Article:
Dementia and Alzheimer's Disease: The Differences
Dementia is characterized by impaired cognitive function that hinders ones ability to think, remember, and reason. Over time, dementia interferes with ones ability to perform basic daily functions.
Dementia is most commonly caused by the onset of Alzheimers disease, which is an incurable, degenerative condition that cripples the brains memory function, and eventually, all reasoning and thinking ability. Alzheimers disease is irreversible and generally affects those aged 60 or older. Over time, a person suffering from Alzheimers will succumb to severe brain damage and lose the ability to perform all daily activities. A series of small strokes can also result in dementia, according to the National Institute of Aging.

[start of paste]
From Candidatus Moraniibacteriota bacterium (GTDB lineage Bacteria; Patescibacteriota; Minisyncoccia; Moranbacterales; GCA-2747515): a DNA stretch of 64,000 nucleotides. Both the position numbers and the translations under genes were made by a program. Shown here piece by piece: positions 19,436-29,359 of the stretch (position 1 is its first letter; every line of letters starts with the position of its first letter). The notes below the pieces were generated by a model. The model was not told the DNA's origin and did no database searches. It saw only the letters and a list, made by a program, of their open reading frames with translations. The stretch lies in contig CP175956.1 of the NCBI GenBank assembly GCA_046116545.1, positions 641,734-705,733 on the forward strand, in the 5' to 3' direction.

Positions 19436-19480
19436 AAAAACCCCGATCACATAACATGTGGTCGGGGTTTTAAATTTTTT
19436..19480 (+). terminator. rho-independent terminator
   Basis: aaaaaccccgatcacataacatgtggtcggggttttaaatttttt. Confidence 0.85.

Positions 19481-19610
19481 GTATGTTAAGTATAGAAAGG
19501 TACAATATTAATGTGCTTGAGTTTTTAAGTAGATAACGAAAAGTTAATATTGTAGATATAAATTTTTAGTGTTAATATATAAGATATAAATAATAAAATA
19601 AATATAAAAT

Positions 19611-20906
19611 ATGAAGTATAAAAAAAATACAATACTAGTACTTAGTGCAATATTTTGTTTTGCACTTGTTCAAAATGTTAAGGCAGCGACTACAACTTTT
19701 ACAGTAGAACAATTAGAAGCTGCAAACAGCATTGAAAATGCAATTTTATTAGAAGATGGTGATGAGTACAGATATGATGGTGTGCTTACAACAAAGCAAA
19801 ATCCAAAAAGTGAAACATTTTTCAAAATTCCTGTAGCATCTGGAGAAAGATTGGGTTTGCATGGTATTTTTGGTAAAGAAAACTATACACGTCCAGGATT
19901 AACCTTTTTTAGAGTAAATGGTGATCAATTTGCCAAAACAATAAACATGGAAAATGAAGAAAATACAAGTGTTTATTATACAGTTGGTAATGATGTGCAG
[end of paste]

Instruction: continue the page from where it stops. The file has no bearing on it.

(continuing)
Temporary occurrences of dementia can also affect individuals under certain conditions, such as extreme cases of dehydration, fever, and kidney, thyroid or liver diseases. Over time, chronic alcoholism can impair memory recall as well. Brain infections, tumors, and clots that attack the portion of the brain associated with memory can also hinder cognitive abilities. Side effects of medication and a deficiency of b12 are also known causes of dementia. Unlike Alzheimers, some forms of dementia can be reversed by treating the underlying condition.